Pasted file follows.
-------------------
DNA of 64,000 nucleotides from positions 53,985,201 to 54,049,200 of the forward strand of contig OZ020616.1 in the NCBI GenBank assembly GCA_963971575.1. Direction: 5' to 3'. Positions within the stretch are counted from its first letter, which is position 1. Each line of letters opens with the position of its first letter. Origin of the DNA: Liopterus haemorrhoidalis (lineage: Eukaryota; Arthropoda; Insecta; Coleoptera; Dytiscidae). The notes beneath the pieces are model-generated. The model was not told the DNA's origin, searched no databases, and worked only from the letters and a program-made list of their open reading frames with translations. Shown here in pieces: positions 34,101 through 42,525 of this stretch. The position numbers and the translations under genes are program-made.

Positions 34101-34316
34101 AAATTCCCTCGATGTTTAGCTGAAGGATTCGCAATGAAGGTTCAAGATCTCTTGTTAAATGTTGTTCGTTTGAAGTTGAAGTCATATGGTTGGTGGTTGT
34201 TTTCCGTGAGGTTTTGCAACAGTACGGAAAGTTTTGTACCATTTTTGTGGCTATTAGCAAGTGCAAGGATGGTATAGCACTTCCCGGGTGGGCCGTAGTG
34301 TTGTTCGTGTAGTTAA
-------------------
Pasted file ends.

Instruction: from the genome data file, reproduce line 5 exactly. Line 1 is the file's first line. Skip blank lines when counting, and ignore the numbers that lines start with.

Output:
34301 TTGTTCGTGTAGTTAA